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Schematic representation of the M5 protein and its ligand binding properties.(A) The M5 protein can be divided into three distinct regions: the N-terminal hypervariable region (HVR), the B-repeat region and the C-repeat region [19]. Each of these regions binds a human plasma protein, as indicated. In-frame deletions in the chromosomal emm5 gene results in expression of the ΔN1, ΔN2, ΔB, and ΔC deletion variants. After removal of the signal peptide, M5 has a total length of 450 aa residues. Part of the C-repeat region and the C-terminal region are probably hidden in the bacterial cell wall [2]. The numbers indicate aa residues in the processed form of M5. FHL-1, factor H-like protein 1; Fg, fibrinogen. Adapted from refs. [22] and [25]. (B) Ligand binding properties of bacterial mutants used in this study. The ΔN1 and ΔN2 mutants do not bind FHL-1, the ΔB mutant does not bind Fg and the ΔC mutant is unable to bind albumin, while the regions not deleted in these mutants retain their ligand-binding properties. Based on data in ref. [25].
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pone-0007279-g001: Schematic representation of the M5 protein and its ligand binding properties.(A) The M5 protein can be divided into three distinct regions: the N-terminal hypervariable region (HVR), the B-repeat region and the C-repeat region [19]. Each of these regions binds a human plasma protein, as indicated. In-frame deletions in the chromosomal emm5 gene results in expression of the ΔN1, ΔN2, ΔB, and ΔC deletion variants. After removal of the signal peptide, M5 has a total length of 450 aa residues. Part of the C-repeat region and the C-terminal region are probably hidden in the bacterial cell wall [2]. The numbers indicate aa residues in the processed form of M5. FHL-1, factor H-like protein 1; Fg, fibrinogen. Adapted from refs. [22] and [25]. (B) Ligand binding properties of bacterial mutants used in this study. The ΔN1 and ΔN2 mutants do not bind FHL-1, the ΔB mutant does not bind Fg and the ΔC mutant is unable to bind albumin, while the regions not deleted in these mutants retain their ligand-binding properties. Based on data in ref. [25].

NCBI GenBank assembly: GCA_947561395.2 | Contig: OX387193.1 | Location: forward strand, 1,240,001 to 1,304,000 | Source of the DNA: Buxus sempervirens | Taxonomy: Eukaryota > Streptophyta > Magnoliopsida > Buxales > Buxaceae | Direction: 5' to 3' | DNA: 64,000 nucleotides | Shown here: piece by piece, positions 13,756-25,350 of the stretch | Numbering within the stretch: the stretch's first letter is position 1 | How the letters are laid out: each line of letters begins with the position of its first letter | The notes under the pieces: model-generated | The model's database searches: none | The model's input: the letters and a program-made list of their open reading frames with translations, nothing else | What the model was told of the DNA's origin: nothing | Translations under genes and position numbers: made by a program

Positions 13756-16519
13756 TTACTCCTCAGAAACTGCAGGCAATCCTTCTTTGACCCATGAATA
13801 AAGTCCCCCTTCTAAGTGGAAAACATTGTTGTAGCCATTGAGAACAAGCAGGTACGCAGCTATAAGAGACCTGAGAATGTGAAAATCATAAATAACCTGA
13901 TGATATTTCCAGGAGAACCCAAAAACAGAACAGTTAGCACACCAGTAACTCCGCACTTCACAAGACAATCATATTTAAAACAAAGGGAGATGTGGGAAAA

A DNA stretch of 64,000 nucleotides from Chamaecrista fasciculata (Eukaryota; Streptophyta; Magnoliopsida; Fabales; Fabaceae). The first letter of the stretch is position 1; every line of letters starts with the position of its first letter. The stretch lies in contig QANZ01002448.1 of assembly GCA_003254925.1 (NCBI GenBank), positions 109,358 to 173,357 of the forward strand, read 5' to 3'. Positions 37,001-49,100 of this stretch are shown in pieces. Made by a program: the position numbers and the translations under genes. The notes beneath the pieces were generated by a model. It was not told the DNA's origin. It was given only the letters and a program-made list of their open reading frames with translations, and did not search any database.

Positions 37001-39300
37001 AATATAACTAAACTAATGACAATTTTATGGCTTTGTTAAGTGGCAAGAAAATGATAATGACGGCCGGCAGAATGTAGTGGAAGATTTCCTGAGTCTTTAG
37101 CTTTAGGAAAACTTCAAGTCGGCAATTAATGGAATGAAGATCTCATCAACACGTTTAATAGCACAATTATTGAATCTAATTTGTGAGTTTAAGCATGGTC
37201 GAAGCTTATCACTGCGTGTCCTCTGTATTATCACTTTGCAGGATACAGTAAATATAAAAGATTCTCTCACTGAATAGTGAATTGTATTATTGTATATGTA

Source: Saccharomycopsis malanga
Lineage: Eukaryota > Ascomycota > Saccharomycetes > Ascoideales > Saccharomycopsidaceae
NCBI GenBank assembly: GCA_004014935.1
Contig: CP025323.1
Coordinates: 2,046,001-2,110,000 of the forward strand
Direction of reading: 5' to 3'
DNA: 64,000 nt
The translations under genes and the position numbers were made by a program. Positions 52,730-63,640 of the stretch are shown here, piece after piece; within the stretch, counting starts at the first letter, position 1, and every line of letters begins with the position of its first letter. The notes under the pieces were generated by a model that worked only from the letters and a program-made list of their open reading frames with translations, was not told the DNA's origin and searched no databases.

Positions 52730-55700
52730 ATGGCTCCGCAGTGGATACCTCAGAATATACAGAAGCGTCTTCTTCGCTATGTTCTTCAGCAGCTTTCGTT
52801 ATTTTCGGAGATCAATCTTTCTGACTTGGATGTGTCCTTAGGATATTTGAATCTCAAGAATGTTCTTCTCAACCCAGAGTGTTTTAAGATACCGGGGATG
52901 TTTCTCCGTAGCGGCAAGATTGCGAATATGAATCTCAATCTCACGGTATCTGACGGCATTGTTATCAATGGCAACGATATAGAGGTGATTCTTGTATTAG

Mentions: The M5 protein comprises three well-defined regions: the HVR, the B-repeats and the C-repeats (Figure 1A). Previous work has shown that each of these regions binds a human plasma protein. The HVR binds FHL-1, a splice variant of the complement regulator factor H (FH) [23]. The role of bound FHL-1 remains unknown [24], [25], and mice do not have FHL-1 (P. Zipfel, personal communication), implying that any role of the HVR in S. pyogenes M5 infected mice cannot be explained through binding of FHL-1. The B-repeat region binds Fg and is required for phagocytosis resistance, making it the only region in M5 with a well-defined function, as determined ex vivo [21], [22], [25]. The C-repeat region binds albumin [25]–[27], and also promotes binding to CD46, a surface-localized complement regulator present on all human cells [8], [11]. It is not known whether M5 and other M proteins bind CD46 of mouse origin, but even if this were the case, the limited tissue distribution of CD46 in normal mice [28] makes it unlikely that the interaction would be of relevance in the mouse model.